"A River Runs Again: India’s Natural World in Crisis, from the Barren Cliffs of Rajasthan to the Farmlands of Karnataka"
By Meera Subramanian
Public Affairs, $26.99
Reviewed by CYNTHIA BARNETT
Three-fourths through her captivating exploration of environmental troubles in India, SEJ member Meera Subramanian is in Mumbai reporting on the catastrophic disappearance of vultures from the skies of South Asia when the director of the Bombay Natural History Society shifts the conversation from the species near extinction to the one that seems to be able to survive anything, anywhere.
“We’re like pests … cockroaches, rats, and bandicoots,” Asad Rahmani, bird biologist, tells Subramanian. “You have seen the slums. Look at the horrible conditions we can live under and still have reproductive success. No other species has such huge tolerance.”
Rahmani adds: “For the Earth, that is the unfortunate part. If we had a very narrow tolerance level of pollution and food …maybe we would take more care of the Earth.”
Subramanian can forgive Rahmani his loss of hope, as he remembers the enormous flocks of vultures of his youth, now nearly wiped out by a veterinary drug in cattle carcasses. The decimation has had cascading results, from swelling feral dog populations to more human disease.
There is even a spiritual toll, upending the Parsi tradition of laying their dead atop towers so that scavenging birds can naturally dispose of the physical remains.
Subramanian’s story of the piling up of bodies at the Parsi's Towers of Silence in Mumbai — the silence now in the vulture-less skies — is somehow both gorgeous and grim.
Such is the brilliant balance of Subramanian’s first book.
Reporting on what at first seems to be intractable human and natural catastrophes in India, Subramanian never loses her own hope, which is pragmatic enough to keep her readers believing, too.
“A River Runs Again” is a clear-eyed exposé of environmental crises in a nation where six out of ten citizens lack clean water, a third live without electricity and less than half have access to a toilet.
But it is also a reverent homage to her father’s country and a radiant work of solutions-oriented journalism.
The book is well-organized into five major environmental challenges under the five elements of Hinduism: earth, water, fire, air and ether (“akasha” in the Hindu belief system).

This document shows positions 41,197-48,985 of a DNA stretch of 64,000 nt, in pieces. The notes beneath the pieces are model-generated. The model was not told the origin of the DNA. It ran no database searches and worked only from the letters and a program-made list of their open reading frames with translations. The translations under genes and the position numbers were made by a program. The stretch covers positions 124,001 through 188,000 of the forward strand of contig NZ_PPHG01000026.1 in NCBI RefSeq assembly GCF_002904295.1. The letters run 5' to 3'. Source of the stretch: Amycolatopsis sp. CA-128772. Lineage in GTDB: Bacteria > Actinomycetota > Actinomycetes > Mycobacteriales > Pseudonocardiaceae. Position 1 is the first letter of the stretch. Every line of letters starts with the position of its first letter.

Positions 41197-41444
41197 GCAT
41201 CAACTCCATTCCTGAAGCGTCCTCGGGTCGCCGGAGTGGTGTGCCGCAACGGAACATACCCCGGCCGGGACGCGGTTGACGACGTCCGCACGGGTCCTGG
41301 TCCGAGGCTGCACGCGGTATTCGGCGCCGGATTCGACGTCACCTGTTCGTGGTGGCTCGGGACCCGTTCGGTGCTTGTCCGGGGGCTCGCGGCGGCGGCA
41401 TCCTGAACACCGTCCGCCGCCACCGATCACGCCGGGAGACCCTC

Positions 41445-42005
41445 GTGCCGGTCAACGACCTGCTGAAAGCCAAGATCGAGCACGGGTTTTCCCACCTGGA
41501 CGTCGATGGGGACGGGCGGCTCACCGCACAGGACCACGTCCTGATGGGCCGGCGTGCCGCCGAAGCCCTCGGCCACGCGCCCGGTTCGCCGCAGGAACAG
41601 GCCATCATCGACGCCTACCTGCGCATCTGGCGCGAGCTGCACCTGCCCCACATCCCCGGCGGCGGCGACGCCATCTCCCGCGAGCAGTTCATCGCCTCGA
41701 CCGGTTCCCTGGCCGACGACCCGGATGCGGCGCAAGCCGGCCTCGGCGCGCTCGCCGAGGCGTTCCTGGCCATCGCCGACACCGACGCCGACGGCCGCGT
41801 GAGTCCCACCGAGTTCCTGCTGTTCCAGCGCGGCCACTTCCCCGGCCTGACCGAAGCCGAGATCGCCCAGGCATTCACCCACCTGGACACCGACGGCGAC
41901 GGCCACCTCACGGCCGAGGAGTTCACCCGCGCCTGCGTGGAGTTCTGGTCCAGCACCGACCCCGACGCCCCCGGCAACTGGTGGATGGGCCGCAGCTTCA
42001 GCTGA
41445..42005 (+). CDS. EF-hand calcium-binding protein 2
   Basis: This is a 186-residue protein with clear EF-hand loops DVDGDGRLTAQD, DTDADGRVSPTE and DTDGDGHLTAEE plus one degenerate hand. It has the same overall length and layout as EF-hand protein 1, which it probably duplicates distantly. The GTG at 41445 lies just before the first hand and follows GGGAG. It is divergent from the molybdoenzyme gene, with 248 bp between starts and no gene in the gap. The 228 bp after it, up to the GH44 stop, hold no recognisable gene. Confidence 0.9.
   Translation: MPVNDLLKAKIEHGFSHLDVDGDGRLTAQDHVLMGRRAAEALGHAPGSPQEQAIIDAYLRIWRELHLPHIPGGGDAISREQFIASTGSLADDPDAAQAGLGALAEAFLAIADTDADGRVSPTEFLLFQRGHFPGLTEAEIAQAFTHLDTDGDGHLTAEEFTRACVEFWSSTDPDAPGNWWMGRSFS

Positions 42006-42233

With sandals-on-the-ground reporting from small farms to smoky village kitchens, Subramanian gives voice to ordinary Indians as she unearths micro-enterprises that are making a difference and exposes well-meaning efforts that are not.
Reporting on air pollution from home cook stoves — responsible for an estimated four million deaths a year — she cuts through the pricey idealism of multinational NGOs that have spent decades and millions of dollars working to bring “new and improved” cook stoves to Indian women who don’t want them.
“What if all those efforts went instead to finding ways to expand access to the proven technologies already cooking up food in the developed kitchens of the world?” Subramanian asks. Electricity for the six hundred million Indians who live without it could, for instance, also solve the cook-smoke problem.
From the challenges of chemical agriculture to groundwater depletion, Subramanian’s solutions are generally indigenous, local and small-scale; in energy, the likes of solar, wind, bio-gas and micro-hydro.
Subramanian devotes her section on ether to population growth and the plight of women and girls in Bihar, the state with some of India’s youngest brides and highest fertility rates.
Bihar well illustrates why the education of girls and empowerment of women are such important stories on the environmental beat.
“Multiple studies have shown that the single most influencing determinant for the number of children a woman will have in her lifetime — superseding race, religion, nationality and class — is her education level,” Subramanian writes. “Education as birth control. Education is birth control.”
The book’s title comes from Subramanian’s inspirational section on water, a narrative built around villagers in Rajasthan who replenished their dry wells and brought the Arvari River back to life over many years with water-works projects modeled on ancient water-management techniques: small dams, water-saving trees, catchments that allow monsoon rains to seep back to the aquifer rather than wash away.
When the Arvari River flows again, a sight no young people in the village have ever seen, readers cheer — as we do for all of India by the end of this revolutionary book.
Gainesville-based Cynthia Barnett is a visiting University of Florida faculty member, an SEJ member and author of three books about water, including her latest, “Rain: A Natural and Cultural History,” reviewed in the Spring 2015 SEJournal.
* From the quarterly newsletter SEJournal, Summer/Fall 2015. Each new issue of SEJournal is available to members and subscribers only; find subscription information here or learn how to join SEJ. Past issues are archived for the public here.